COLD WEATHER GARDENING IN A GREENHOUSE

By Shelley Pierce

March 14, 2019

Fresh grown lettuce, peas, broccoli and carrots when you’re bundled up and there’s white stuff on the ground? Why, yes! I never thought it was possible until I had the opportunity to give gardening a go in my Palram Snap & Grow 6×8 Silver Greenhouse these past few years during winter and early spring. I learned a lot during my cold weather gardening ventures and have a few tips I’d like to share with you.

Fresh grown lettuce, peas, broccoli and carrots when you’re bundled up and there’s white stuff on the ground? Why, yes! I never thought it was possible until I had the opportunity to give gardening a go in my Palram Snap & Grow 6×8 Silver Greenhouse these past few years during winter and early spring. I learned a lot during my cold weather gardening ventures and have a few tips I’d like to share with you.

In order to be successful in greenhouse gardening during the months that make you say “brrrrrr,” you need to first ask yourself some very important questions.

A lot of greenhouse gardening concerns revolve around temperature. This is true whether you are gardening in the middle of summer or in the throes of winter. For winter and early spring gardening, however, the first thing you need to decide is whether or not you will be heating your greenhouse. I opted to keep my Palram greenhouse unheated. There are electric heat options as well as propane and paraffin heat solutions available that you can consider. As you surely know, heat has a price tag attached, so this may pack a wallop on your wallet, especially if you live in an area with a long winter season. You will need to consider if the output of your garden greenhouse will be worth the expense of heating it, so you may want to open an Excel spreadsheet and crunch some numbers. For many, however, the heat required to grow warm season crops such as fresh tomatoes, peppers and beans is simply priceless.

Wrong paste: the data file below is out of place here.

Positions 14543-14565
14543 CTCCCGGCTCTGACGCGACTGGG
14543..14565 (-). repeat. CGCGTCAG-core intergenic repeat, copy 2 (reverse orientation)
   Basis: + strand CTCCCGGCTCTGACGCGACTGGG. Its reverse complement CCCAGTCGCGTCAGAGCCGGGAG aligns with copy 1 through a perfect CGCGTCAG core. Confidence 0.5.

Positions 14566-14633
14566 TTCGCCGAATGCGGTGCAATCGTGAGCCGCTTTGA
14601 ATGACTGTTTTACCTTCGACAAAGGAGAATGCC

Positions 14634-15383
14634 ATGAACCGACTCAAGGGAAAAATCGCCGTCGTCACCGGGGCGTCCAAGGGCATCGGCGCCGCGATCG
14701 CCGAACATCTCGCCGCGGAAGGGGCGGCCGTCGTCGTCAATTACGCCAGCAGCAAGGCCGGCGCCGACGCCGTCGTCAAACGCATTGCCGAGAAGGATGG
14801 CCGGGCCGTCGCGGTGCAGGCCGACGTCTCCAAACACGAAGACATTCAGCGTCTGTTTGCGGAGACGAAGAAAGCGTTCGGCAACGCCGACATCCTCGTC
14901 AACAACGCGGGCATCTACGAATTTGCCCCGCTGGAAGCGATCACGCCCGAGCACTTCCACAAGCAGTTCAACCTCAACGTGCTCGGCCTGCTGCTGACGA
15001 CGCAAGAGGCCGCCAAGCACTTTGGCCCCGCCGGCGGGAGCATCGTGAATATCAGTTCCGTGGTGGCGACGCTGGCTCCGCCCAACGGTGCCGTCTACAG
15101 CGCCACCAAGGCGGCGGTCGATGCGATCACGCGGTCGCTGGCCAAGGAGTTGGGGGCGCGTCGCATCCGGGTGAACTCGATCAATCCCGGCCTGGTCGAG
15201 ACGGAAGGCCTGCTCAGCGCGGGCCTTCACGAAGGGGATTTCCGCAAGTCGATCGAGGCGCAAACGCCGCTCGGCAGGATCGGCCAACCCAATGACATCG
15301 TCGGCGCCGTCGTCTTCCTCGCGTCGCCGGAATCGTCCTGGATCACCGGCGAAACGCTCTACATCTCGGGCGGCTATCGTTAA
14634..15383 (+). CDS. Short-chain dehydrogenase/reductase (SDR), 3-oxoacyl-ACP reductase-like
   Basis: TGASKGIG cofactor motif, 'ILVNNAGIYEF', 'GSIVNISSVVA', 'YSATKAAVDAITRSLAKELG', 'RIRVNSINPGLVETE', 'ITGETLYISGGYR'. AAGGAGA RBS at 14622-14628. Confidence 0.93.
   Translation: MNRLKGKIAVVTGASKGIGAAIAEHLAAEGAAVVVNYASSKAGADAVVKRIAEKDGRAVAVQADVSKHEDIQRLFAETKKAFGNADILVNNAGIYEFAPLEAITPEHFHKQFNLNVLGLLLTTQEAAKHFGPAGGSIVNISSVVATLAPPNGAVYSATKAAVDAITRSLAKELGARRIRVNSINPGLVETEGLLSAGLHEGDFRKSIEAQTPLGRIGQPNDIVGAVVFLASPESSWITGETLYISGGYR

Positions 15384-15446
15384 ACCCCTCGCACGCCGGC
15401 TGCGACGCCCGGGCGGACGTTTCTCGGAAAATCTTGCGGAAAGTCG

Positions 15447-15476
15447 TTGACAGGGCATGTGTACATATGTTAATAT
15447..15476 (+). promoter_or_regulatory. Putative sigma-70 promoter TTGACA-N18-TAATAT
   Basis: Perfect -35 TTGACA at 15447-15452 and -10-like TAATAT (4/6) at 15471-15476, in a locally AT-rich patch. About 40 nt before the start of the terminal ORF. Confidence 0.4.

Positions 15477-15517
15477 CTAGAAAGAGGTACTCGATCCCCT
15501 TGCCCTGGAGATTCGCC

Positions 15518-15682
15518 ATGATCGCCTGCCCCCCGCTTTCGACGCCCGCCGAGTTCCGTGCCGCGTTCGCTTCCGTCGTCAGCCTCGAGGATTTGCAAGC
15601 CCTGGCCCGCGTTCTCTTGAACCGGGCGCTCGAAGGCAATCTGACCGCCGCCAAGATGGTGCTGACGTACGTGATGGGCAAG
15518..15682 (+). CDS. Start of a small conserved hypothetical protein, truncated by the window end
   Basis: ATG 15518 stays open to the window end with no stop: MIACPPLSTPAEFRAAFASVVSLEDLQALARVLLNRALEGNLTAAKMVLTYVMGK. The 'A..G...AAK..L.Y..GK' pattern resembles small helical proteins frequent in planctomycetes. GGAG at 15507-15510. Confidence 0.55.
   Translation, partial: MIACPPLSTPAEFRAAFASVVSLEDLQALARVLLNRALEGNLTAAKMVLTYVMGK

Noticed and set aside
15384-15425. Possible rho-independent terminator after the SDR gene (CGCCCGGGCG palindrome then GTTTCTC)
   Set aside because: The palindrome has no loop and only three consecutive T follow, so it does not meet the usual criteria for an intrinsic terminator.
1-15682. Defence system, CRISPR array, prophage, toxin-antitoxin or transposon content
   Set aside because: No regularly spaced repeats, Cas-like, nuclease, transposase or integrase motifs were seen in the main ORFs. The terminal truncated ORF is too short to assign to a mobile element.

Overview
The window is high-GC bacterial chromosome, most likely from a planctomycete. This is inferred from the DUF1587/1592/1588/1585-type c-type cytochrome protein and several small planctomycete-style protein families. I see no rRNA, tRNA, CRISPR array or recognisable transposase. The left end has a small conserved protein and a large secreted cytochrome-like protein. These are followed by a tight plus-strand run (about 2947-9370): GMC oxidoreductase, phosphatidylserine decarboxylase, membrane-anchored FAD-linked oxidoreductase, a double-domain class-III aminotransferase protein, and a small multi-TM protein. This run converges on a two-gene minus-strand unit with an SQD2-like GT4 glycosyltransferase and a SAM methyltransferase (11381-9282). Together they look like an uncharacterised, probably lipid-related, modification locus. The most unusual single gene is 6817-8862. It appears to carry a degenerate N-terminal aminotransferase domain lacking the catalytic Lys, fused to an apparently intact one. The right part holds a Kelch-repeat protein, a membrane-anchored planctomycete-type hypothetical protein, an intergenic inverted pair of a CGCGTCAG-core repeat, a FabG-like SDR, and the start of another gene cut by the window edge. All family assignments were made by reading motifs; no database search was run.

The decision on greenhouse heating will naturally impact the choice of plants you can grow. If you opt for your greenhouse to remain unheated during the colder months, your window of choices is reduced to cool season crops only. This brings up the question “What is the difference between cool season crops and warm season crops?” Cool season crops do best when temperatures stay below 70°F. (21 C.) during the day and above 40°F. (4 C.) at night. Warm season crops, in contrast, grow best above 70°F, with care not to let temperatures dip below 50°F. (10 C.).